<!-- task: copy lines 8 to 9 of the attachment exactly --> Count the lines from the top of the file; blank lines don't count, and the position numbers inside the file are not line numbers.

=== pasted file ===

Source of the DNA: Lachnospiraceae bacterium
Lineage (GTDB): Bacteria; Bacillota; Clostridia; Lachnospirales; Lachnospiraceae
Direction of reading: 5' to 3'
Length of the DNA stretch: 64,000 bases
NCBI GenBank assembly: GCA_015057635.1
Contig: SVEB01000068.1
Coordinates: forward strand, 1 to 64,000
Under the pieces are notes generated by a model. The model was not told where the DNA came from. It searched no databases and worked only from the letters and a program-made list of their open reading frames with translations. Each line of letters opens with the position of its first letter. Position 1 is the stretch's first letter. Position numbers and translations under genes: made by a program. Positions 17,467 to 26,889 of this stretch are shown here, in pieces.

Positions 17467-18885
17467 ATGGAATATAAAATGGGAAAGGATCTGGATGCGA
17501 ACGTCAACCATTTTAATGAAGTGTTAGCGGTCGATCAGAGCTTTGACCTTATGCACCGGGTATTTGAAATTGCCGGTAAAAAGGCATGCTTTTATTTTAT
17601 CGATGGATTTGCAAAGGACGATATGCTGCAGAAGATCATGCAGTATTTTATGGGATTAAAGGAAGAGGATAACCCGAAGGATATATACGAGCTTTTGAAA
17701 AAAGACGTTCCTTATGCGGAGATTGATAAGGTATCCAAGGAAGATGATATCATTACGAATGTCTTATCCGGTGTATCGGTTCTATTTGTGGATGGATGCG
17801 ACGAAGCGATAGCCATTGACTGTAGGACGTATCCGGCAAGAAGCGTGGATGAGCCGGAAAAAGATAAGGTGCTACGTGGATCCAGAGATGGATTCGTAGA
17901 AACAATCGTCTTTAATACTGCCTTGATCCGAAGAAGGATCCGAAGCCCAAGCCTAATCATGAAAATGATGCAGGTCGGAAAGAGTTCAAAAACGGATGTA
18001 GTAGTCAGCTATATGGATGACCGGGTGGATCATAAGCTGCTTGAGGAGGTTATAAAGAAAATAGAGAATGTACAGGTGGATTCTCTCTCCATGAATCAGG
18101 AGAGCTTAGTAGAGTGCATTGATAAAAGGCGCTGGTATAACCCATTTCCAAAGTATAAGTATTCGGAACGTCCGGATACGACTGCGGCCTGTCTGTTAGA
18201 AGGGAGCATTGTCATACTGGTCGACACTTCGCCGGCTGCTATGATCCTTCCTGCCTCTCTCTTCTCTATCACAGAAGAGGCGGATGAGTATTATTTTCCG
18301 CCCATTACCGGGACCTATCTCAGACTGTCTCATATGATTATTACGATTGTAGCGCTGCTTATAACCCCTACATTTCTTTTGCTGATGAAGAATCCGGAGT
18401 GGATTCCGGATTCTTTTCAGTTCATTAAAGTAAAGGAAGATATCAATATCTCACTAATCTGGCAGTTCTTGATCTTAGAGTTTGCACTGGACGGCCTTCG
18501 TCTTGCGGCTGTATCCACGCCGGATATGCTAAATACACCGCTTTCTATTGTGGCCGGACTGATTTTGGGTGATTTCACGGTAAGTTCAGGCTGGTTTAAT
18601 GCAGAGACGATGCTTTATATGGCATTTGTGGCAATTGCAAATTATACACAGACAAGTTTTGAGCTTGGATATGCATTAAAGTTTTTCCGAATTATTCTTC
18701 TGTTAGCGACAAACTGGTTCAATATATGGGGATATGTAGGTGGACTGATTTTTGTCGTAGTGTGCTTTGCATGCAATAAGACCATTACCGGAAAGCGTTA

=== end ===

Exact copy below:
Under the pieces are notes generated by a model. The model was not told where the DNA came from. It searched no databases and worked only from the letters and a program-made list of their open reading frames with translations. Each line of letters opens with the position of its first letter. Position 1 is the stretch's first letter. Position numbers and translations under genes: made by a program. Positions 17,467 to 26,889 of this stretch are shown here, in pieces.

Positions 17467-18885